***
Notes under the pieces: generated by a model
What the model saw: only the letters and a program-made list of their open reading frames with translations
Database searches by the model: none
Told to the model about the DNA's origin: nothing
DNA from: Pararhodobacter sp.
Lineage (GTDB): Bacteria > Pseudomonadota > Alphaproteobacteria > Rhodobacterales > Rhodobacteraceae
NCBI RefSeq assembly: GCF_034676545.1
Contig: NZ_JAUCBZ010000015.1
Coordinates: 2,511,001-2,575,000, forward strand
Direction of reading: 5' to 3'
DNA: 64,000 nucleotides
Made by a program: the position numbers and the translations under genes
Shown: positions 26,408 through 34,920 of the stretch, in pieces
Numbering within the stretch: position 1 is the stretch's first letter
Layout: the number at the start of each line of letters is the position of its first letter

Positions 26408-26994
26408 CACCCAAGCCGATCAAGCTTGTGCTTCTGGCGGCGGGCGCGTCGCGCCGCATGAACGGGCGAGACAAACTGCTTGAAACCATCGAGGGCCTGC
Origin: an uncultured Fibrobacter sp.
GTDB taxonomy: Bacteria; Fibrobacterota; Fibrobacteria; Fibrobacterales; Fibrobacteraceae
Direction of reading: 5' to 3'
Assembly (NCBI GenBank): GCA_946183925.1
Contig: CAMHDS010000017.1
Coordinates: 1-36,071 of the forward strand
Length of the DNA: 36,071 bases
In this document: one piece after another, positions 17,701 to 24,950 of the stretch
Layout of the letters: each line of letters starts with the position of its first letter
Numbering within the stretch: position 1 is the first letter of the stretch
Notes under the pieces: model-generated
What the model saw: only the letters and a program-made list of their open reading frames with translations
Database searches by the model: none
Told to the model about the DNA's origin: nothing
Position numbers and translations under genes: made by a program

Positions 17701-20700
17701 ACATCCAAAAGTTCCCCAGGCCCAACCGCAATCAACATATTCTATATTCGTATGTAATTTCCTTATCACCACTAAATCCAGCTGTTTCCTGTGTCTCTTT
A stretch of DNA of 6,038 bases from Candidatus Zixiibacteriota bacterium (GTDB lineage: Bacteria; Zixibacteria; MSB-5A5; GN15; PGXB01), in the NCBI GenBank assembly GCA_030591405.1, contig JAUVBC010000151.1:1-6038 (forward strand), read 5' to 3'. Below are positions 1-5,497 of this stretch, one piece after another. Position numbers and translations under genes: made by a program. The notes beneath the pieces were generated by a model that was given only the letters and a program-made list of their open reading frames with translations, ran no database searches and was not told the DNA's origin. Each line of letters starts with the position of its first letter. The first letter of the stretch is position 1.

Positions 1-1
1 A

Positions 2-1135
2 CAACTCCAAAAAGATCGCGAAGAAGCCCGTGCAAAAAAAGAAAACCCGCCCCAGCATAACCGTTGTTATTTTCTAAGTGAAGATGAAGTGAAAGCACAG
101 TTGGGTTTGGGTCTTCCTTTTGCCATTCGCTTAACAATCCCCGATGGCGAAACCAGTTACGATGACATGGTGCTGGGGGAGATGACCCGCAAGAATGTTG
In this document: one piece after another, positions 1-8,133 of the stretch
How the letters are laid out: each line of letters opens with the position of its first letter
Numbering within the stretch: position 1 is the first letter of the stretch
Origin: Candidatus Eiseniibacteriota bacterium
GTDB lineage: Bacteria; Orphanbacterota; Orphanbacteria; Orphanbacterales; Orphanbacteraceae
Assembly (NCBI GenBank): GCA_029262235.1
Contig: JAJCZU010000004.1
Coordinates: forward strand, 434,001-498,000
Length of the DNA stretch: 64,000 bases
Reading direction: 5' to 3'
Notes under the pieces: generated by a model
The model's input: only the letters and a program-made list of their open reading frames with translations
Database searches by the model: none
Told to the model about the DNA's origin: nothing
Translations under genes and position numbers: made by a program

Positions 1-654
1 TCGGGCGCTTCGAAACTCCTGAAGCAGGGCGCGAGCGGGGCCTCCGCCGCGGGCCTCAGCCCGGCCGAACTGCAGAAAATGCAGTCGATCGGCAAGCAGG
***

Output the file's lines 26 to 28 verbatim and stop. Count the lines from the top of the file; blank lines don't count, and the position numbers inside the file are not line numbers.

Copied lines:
Layout of the letters: each line of letters starts with the position of its first letter
Numbering within the stretch: position 1 is the first letter of the stretch
Notes under the pieces: model-generated